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I bet I, along with several students, upon reading this introduction, thought about the “Household Items Hoarding of 2020” in response to COVID-19. The very threat of a pandemic can bring about the end of the world mindsets often portrayed in movies as “normal” middle-class citizens frantic decision to buy out all the grocery store shelves, or in our COVID-19 case, every toilet paper bundle in existence. While not everyone is buying out all of the supplies and going to crazy levels, like my family and I who only buy 1 per shopping visit, I personally know people who are living the stereotypical “outbreak narrative”. My friend’s father bought a gun and taught her how to use it. Never, not once in her life has her dad brought up the idea of teaching her how to shoot a gun, but then this pandemic comes along, and he’s the next street over leaving a gun with my friend every time he goes out. On top of this she informed me he has also stooped to the level of a hoarder, especially of dill pickles, half and half, and you guessed it, toilet paper.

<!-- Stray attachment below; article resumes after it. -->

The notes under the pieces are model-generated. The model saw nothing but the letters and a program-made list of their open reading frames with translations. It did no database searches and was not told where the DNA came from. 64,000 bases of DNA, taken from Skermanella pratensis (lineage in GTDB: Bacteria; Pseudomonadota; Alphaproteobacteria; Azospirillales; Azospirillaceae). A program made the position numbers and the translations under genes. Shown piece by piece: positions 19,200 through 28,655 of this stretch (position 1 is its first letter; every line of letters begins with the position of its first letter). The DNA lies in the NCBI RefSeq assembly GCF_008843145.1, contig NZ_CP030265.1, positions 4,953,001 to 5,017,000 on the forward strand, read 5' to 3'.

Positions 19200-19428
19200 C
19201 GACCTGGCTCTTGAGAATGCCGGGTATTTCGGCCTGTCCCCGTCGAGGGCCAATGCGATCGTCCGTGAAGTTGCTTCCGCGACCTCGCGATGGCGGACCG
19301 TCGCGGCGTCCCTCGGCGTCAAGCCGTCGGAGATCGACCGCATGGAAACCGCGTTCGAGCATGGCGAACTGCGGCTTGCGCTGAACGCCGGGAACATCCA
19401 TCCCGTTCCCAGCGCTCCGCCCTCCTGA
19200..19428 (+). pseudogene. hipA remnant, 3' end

I agree with Priscilla Wald on how we, as a society, “need to understand the appeal and persistence of the outbreak narrative because the stories we tell about disease emergence have consequences”. We need to have a more realistic and calmer reaction in catastrophic event movies when life itself is threatened, otherwise, we have videos of single mothers crying because she can’t get any diapers for her kids. After all, some idiot, who is probably not even pregnant, decided he wanted to make a profit off of this virus. Thank goodness that is illegal now.